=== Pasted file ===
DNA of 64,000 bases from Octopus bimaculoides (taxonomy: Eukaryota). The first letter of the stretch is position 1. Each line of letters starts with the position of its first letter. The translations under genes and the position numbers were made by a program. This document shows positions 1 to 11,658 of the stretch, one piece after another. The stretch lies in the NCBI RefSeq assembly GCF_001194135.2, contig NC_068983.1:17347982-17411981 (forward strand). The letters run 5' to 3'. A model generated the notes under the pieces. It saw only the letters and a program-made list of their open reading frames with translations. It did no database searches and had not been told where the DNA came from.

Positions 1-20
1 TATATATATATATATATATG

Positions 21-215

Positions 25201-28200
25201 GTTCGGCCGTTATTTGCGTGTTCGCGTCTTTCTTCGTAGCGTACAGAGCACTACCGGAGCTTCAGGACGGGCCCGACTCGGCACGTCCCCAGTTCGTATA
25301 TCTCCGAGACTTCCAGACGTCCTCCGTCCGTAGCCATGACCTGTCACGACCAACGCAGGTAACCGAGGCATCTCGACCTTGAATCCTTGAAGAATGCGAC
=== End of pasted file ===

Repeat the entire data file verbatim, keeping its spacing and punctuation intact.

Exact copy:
DNA of 64,000 bases from Octopus bimaculoides (taxonomy: Eukaryota). The first letter of the stretch is position 1. Each line of letters starts with the position of its first letter. The translations under genes and the position numbers were made by a program. This document shows positions 1 to 11,658 of the stretch, one piece after another. The stretch lies in the NCBI RefSeq assembly GCF_001194135.2, contig NC_068983.1:17347982-17411981 (forward strand). The letters run 5' to 3'. A model generated the notes under the pieces. It saw only the letters and a program-made list of their open reading frames with translations. It did no database searches and had not been told where the DNA came from.

Positions 1-20
1 TATATATATATATATATATG

Positions 21-215

Positions 25201-28200
25201 GTTCGGCCGTTATTTGCGTGTTCGCGTCTTTCTTCGTAGCGTACAGAGCACTACCGGAGCTTCAGGACGGGCCCGACTCGGCACGTCCCCAGTTCGTATA
25301 TCTCCGAGACTTCCAGACGTCCTCCGTCCGTAGCCATGACCTGTCACGACCAACGCAGGTAACCGAGGCATCTCGACCTTGAATCCTTGAAGAATGCGAC